- Response time: less than 25 ms
- Refresh rate: up to 75 Hz
Well, the main parameters have improved. And while the matrix of the Prophetview
720 was a little worse than wide-spread Samsung matrices, both 920 models
have panels identical to those of this company. In other words, the new
Hercules monitors do not yield to most competitors in technical parameters
and excel in design.
Note that contrast has increased much greater than brightness. Why do
I focus on that? The matter is that although quite old LCD monitors outperform
their tube analogs in brightness, contrast remains their weak point. What
is contrast? It is a white to black ratio. In most monitors it is rather
a ratio of white to dark gray. It's possible to increase contrast by making
either black color more black (which is quite complicated with the current
technologies), or white color brighter (which is simple - it's necessary
to use more powerful backlights). The second approach is used quite often.
Just take two models of NEC - 1550V and 1550M: the contrast of the first
one is 300:1 at the brightness of 200 cd/m2, the second has 450:1 at 300
cd/m2. Linear dependence. As you know, contrast is measured by manufacturers
at the maximum brightness, but nobody uses it in practice. And the higher
the absolute brightness, the lower relative one has to be set manually.
It's clear what happens to contrast in this case. There is nothing terrible
in this "figure race", but you should remember about it. Especially when
comparing two different monitors: you should never compare contrast ignoring
However, there is one more thing that might be improved - it concerns
the electronic part. Unfortunately, it's impossible to change a scaling
mode. Probably Guillemot didn't consider operation in non-rated modes at
all, and they developed the device mostly for office use (note that the
menu contains "Office" item apart from standard presets of 6500K and 9300K).
But it is not so, because the Prophetview 920 DVI also allows watching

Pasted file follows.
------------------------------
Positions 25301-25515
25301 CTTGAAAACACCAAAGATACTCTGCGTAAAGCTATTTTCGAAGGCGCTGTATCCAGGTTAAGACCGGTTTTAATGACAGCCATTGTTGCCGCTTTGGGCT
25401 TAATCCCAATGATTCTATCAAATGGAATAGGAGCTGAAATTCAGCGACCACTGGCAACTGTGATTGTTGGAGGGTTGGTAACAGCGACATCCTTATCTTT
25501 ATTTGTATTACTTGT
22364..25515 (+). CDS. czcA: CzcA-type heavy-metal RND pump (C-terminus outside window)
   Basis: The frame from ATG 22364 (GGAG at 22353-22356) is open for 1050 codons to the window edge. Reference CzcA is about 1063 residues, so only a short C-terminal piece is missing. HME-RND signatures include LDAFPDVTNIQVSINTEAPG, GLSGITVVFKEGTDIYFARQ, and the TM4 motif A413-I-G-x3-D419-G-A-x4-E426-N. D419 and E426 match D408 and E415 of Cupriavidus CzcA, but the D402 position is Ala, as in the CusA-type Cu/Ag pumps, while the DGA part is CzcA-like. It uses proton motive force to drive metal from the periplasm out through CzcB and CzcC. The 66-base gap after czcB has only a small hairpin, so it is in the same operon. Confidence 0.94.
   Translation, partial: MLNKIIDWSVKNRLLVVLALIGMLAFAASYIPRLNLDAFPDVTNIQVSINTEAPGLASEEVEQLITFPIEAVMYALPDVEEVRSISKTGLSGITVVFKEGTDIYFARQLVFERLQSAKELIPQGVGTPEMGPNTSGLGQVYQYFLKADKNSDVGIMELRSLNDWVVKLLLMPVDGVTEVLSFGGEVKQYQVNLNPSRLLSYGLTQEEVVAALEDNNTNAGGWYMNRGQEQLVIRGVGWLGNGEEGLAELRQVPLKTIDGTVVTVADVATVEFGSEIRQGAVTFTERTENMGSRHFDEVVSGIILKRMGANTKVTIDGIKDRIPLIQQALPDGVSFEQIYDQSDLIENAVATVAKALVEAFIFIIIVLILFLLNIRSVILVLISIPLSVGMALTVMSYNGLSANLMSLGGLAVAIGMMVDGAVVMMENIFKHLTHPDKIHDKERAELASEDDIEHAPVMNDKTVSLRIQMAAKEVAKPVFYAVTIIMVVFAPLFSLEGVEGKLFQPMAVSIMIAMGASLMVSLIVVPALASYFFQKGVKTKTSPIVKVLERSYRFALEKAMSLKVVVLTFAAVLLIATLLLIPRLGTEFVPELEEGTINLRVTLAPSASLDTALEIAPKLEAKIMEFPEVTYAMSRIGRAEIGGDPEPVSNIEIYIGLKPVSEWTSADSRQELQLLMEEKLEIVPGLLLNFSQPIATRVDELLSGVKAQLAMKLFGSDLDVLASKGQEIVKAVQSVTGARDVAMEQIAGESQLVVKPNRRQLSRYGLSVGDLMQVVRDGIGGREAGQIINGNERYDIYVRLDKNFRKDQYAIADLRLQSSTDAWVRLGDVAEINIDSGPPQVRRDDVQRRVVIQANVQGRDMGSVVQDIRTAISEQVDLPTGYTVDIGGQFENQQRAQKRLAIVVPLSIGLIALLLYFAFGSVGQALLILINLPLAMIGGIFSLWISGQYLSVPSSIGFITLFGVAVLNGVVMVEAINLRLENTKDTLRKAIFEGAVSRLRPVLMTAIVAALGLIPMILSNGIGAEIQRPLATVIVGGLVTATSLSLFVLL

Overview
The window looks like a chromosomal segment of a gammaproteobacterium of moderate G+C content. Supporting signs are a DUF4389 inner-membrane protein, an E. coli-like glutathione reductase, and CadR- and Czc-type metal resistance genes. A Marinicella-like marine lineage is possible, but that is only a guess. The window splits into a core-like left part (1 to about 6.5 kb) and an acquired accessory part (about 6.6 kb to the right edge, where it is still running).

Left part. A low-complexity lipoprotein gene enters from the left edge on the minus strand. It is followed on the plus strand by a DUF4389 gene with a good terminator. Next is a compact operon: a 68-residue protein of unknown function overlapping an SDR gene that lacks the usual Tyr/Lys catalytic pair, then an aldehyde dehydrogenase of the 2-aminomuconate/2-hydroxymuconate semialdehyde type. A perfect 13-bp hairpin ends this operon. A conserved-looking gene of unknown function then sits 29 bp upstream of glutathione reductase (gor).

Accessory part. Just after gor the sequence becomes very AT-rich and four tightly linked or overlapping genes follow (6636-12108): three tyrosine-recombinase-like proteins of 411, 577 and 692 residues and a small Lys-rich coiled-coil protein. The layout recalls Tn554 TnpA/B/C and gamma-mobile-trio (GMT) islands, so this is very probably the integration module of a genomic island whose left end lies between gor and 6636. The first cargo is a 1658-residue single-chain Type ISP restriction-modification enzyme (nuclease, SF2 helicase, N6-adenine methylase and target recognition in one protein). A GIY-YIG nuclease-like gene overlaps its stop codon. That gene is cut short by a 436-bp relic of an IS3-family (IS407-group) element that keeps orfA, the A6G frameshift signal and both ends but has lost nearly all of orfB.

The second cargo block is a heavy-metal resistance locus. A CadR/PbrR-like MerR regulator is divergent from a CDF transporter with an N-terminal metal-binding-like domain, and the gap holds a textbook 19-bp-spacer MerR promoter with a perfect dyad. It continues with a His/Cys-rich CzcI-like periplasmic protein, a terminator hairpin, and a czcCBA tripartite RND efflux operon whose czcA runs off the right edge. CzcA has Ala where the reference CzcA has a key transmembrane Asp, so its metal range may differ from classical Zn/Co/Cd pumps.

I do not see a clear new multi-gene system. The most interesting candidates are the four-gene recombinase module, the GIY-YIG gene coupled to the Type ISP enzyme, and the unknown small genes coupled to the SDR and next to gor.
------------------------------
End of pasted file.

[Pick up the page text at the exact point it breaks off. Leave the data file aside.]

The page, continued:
video, where the most popular side ratio is 4:3, while the matrix of monitors
of 1280x1024 pixels has a ratio of 5:4. That is why just one scaling mode
is an unfortunate drawback.
No considerable changes here. This models come bundled with almost the
same accessories as before. Only the 920 DVI has a DVI-VGA adapter in addition
for connecting to an analog-out of a video card. But there is one more
pleasant change: the power unit now has a standard connector. And you can
be sure no problems will occur with your network cable :) Besides, now
you can connect the monitor to a UPS without any problems.
At fight glance, the monitor looks like a big Prophetview 720: it measures
435x338x28 mm and weighs 5.6 kg. The case is also made of steel, and the
color is also the same - a silvery base and a dark blue top. However, earlier
the label of Hercules was drawn on the front panel, now it is made of plastic,
which looks more beautiful.
The base and its mounting have undergone crucial changes. First of all,
the base is not solid: the stand and "horns" are screwed up together. So
that it will be convenient to store them, separately from the monitor.
Unscrew 4 bolts behind and you will be able to detach the stand and the
"false-panel" under which you will find three mounting holes meant for
All other things remained the same. But it is not surprising: the junior
model could be referred to pieces of arts :)
Well, the technical parameters have improved considerably (especially in
the Prophetview 920 DVI model). The design, which was really remarkable
before, is made more brilliant. That is why at the expected price of about
800 euros (for the 920; 920 DVI will be a little more expensive) the monitor
will find its customers indeed :)